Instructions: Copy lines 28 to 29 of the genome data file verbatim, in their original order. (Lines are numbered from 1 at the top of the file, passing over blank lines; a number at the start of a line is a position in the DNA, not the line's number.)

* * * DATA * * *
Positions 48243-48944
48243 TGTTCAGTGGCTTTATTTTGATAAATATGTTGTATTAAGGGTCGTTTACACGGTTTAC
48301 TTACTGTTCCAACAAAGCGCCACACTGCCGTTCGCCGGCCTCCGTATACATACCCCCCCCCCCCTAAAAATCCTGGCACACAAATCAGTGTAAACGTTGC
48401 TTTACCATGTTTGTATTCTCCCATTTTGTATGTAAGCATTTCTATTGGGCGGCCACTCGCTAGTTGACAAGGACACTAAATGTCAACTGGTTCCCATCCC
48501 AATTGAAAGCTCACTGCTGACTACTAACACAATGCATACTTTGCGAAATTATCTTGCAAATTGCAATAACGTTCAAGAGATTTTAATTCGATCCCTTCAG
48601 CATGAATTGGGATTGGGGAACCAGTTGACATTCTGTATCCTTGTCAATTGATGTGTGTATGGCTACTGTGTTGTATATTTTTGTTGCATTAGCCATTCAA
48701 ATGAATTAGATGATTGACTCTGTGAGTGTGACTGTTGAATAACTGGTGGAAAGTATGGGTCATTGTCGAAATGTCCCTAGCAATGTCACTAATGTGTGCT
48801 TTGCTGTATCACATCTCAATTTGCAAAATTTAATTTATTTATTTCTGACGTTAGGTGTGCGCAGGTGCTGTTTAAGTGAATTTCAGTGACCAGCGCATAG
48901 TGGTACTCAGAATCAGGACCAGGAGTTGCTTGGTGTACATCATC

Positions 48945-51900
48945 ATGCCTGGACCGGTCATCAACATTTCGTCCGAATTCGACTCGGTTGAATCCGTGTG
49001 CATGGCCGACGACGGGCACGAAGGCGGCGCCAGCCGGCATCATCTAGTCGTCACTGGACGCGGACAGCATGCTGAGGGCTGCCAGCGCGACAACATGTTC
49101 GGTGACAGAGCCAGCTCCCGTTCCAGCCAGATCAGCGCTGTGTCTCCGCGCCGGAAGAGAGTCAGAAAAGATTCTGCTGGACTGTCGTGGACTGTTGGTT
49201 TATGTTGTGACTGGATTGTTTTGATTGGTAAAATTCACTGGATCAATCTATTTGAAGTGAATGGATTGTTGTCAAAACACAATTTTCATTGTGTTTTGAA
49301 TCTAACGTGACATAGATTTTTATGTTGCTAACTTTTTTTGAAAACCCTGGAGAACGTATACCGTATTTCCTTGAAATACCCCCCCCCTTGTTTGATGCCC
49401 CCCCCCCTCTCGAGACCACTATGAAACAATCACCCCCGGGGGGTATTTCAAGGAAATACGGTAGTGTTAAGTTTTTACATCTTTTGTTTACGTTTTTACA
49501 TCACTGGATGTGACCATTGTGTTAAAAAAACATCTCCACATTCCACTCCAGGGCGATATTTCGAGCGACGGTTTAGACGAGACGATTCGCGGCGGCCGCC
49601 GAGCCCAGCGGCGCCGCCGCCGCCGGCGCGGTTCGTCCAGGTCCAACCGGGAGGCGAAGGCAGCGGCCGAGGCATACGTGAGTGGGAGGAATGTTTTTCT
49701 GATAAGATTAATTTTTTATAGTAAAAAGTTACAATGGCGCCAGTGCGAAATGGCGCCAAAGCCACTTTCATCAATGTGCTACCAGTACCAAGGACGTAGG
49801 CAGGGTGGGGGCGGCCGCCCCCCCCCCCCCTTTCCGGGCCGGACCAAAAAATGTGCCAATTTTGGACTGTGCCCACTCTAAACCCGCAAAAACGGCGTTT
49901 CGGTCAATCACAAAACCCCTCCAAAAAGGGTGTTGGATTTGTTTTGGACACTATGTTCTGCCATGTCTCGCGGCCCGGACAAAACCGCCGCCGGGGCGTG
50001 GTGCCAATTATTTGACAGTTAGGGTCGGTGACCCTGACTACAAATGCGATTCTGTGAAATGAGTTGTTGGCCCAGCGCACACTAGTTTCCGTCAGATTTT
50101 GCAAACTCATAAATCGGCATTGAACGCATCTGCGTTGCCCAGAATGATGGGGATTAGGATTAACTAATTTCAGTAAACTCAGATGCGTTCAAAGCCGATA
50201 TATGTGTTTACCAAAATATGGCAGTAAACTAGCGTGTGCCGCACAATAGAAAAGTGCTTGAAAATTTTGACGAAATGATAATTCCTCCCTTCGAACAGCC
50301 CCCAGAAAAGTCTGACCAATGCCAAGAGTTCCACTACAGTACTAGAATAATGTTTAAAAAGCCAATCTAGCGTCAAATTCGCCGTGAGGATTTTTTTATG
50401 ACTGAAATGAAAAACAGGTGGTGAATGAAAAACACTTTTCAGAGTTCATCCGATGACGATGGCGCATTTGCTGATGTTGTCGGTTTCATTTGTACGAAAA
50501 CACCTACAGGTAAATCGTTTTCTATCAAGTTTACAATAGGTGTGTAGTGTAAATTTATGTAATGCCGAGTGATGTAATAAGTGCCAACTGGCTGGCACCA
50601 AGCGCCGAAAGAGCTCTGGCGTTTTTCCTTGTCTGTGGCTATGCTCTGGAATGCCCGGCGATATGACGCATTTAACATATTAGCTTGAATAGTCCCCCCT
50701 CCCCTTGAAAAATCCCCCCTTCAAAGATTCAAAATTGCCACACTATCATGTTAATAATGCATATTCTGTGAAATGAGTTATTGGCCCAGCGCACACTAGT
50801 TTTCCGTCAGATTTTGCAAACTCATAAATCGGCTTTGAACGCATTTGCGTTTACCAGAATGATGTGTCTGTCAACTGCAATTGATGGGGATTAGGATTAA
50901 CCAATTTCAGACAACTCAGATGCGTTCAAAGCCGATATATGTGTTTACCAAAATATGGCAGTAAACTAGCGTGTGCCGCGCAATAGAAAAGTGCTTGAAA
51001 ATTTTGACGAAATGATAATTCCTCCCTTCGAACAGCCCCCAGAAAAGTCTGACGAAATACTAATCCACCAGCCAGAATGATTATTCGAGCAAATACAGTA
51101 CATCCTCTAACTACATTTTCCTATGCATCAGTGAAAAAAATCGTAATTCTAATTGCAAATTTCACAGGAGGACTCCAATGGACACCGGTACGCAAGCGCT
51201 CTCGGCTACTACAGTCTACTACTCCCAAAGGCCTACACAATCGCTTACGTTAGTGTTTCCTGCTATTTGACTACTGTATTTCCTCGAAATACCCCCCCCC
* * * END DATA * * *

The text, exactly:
50601 AGCGCCGAAAGAGCTCTGGCGTTTTTCCTTGTCTGTGGCTATGCTCTGGAATGCCCGGCGATATGACGCATTTAACATATTAGCTTGAATAGTCCCCCCT
50701 CCCCTTGAAAAATCCCCCCTTCAAAGATTCAAAATTGCCACACTATCATGTTAATAATGCATATTCTGTGAAATGAGTTATTGGCCCAGCGCACACTAGT